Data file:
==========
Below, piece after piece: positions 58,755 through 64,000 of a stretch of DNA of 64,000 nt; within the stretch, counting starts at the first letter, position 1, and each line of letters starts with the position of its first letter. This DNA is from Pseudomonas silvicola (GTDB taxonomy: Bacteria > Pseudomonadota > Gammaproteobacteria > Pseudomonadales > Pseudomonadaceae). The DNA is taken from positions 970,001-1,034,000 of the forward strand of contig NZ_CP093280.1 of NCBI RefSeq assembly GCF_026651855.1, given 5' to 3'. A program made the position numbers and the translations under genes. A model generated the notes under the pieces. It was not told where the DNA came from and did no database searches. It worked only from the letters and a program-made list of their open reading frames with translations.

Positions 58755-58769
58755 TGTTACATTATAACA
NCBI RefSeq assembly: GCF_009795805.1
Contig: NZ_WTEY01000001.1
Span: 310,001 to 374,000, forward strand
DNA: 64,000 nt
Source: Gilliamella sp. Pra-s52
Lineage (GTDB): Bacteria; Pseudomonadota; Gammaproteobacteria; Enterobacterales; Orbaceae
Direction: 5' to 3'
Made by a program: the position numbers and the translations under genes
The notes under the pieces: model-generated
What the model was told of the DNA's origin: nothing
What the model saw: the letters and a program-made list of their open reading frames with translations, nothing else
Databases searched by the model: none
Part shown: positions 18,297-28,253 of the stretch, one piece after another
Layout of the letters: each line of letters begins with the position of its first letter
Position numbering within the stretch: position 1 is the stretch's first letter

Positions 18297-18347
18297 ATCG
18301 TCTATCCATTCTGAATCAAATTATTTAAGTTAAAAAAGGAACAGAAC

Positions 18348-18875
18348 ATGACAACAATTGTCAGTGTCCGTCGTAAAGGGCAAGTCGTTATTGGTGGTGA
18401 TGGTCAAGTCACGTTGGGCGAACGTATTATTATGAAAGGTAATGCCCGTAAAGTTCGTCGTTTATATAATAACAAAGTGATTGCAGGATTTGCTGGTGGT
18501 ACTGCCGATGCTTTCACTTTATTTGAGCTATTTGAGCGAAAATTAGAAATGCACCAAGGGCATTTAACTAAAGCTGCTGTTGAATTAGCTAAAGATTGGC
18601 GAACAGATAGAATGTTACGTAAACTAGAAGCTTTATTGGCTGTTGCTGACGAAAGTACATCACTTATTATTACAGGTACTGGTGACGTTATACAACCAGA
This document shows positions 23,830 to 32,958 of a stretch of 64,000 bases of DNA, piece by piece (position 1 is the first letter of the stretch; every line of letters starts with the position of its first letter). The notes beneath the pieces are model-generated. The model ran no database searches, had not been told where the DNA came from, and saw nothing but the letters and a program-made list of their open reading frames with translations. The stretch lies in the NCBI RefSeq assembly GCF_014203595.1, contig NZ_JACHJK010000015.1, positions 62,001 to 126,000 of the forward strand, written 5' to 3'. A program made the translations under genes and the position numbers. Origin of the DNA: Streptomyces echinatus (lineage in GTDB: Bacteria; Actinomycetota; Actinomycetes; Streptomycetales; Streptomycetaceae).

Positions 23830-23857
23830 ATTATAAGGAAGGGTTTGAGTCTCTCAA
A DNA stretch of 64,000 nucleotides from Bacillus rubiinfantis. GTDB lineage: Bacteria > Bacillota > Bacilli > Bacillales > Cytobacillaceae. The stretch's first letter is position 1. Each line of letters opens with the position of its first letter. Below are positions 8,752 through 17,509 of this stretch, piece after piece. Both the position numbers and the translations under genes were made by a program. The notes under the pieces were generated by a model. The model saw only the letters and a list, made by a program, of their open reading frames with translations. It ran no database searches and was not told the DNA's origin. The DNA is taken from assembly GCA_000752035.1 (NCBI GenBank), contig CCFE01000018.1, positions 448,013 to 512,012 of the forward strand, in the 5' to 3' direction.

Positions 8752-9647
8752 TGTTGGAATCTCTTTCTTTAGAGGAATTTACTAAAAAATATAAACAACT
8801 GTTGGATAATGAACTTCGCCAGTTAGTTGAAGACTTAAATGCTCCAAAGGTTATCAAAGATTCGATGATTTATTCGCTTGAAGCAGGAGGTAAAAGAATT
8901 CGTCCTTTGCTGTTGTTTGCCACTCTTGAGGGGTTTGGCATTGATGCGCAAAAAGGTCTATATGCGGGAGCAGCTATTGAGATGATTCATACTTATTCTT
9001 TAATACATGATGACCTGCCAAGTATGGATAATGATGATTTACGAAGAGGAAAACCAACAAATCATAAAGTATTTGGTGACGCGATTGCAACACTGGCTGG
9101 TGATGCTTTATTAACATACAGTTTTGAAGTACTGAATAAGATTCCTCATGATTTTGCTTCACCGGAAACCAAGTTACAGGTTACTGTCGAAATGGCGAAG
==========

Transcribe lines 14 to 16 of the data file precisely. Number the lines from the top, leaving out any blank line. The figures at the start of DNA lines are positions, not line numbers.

What the model saw: the letters and a program-made list of their open reading frames with translations, nothing else
Databases searched by the model: none
Part shown: positions 18,297-28,253 of the stretch, one piece after another